The colorful ensemble cast is full of strange echoes and in-jokes. Shirley Henderson, who plays the sexually frustrated housewife-vamp that Robertson both menaces and seduces, is a veteran of Trainspotting. Eddie Marsan plays her geeky accountant husband, marking the pair’s second screen marriage this year after the British TV miniseries Southcliffe. Jamie Bell and Gary Lewis also co-star as Robertson’s police colleagues – Billy Elliott and his dad, reunited 13 years later. McAvoy’s sister Joy McAvoy and the film’s producer Trudie Styler – aka Mrs Sting – both have brief cameos. Former Starsky and Hutch star David Soul also pops up, singing a snatch of his 1977 hit Silver Lady in a winningly silly drug-dream sequence.
Baird sticks quite faithfully to Welsh’s novel, though he dilutes its relentlessly nasty tone and changes some minor plot points. Robertson’s estranged wife Carole plays the same small but crucial role as she did in the book, but one of the other narrators -- a talking tapeworm inside the detective’s guts -- has been dropped, clearly an experimental literary device too far. A few other unsavory details, notably those involving the sickly state of Robertson’s penis, have been discreetly excised too.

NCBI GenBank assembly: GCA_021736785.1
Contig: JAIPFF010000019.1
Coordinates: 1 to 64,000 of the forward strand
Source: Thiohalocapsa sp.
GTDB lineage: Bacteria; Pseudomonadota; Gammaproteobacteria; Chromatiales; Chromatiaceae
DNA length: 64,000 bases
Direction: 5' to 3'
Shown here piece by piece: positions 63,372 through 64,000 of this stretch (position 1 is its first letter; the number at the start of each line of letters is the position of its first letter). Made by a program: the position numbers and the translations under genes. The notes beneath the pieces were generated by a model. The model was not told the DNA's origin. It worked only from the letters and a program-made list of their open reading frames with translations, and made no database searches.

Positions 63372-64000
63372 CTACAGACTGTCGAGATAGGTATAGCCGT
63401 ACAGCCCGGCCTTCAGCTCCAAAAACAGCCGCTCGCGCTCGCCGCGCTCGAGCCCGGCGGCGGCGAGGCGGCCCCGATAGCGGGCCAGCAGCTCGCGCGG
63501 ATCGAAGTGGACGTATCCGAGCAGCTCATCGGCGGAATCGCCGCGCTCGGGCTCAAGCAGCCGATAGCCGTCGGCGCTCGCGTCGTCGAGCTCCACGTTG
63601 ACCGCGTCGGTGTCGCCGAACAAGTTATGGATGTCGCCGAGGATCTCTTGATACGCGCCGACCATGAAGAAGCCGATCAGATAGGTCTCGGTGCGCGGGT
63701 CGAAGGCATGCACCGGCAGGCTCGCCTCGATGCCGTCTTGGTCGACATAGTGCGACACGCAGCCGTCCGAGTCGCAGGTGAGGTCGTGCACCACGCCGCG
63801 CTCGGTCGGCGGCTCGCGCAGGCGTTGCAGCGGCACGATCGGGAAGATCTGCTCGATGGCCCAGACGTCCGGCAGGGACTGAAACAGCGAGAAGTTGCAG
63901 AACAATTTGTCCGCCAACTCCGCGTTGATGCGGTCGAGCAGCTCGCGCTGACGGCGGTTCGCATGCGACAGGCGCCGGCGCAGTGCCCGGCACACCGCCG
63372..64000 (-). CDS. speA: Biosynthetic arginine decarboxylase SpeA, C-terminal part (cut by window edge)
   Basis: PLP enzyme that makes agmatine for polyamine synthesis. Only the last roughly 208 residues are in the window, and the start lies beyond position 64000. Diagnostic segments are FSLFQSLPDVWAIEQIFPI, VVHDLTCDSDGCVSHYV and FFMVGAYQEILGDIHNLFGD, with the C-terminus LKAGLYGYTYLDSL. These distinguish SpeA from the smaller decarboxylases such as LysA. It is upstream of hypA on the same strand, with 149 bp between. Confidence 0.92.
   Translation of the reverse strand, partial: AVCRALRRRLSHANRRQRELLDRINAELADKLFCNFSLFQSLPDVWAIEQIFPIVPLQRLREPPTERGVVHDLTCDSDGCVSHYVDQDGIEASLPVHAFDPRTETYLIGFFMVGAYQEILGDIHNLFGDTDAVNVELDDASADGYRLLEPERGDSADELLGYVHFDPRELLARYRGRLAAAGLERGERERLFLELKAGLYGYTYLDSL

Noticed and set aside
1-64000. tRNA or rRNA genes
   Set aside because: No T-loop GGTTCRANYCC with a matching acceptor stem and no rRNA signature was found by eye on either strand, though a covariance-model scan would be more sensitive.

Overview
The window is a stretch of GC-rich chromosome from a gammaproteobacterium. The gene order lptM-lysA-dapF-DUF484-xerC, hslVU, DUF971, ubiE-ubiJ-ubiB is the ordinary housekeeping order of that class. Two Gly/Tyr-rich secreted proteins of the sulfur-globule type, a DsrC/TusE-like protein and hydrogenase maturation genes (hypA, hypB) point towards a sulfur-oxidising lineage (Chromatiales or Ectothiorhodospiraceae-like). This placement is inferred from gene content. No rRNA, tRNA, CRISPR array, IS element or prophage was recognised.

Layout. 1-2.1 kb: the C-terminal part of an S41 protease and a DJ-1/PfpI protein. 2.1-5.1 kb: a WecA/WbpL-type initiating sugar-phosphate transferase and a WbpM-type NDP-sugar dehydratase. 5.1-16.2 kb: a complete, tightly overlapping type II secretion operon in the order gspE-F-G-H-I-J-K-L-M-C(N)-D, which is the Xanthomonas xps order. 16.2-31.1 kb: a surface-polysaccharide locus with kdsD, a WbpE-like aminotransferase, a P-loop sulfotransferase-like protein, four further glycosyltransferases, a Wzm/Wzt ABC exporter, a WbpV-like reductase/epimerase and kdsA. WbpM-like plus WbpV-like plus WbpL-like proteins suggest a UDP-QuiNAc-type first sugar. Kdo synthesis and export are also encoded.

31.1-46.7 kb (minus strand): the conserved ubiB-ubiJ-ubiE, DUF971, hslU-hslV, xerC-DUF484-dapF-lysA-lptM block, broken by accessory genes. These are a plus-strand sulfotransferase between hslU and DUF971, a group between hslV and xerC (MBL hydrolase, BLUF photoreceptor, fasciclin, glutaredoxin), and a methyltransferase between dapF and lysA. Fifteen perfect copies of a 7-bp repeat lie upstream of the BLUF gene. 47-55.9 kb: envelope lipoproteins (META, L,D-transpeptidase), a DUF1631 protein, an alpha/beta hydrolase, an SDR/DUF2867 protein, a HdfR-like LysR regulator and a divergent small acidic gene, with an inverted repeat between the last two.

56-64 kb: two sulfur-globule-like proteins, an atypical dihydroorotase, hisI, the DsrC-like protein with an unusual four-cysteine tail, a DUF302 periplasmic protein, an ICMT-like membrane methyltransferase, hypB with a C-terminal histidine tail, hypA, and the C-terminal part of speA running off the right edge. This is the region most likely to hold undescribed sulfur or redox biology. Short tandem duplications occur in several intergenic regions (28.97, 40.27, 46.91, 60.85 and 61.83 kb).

Baird and McAvoy also give Robertson a lot more back story than the book did, even allowing him a glimmer of redemptive empathy when his evil schemes start to backfire. The death of his beloved brother in childhood, his father’s bitter disapproval, his broken marriage -- all are revealed during the final act as clumsy join-the-dots psychological motivation. Admittedly the book’s jarringly bleak finale remains, though the context is softened, with a contrite Robertson at least trying to make amends for his misdeeds instead of going out in a blaze of unrepentant Butch-and-Sundance glory.
hese more humane shadings allow McAvoy to give a more rounded and sympathetic performance, but they also dampen the bracingly malevolent shotgun blast of Welsh’s book. The bizarre closing credits, which re-tell the story with animated animals while a cheesy cover version of Radiohead’s alienation anthem Creep plays, come dangerously close to over-explaining the film to death. These are clumsy decisions, treating the movie audience as children in need of neat moral lessons.
But as an inexperienced director making just his second feature, Baird can be forgiven for a handful of careless and ham-fisted touches. Filth is still a hugely entertaining breath of foul air fuelled by McAvoy’s impressively ugly star performance.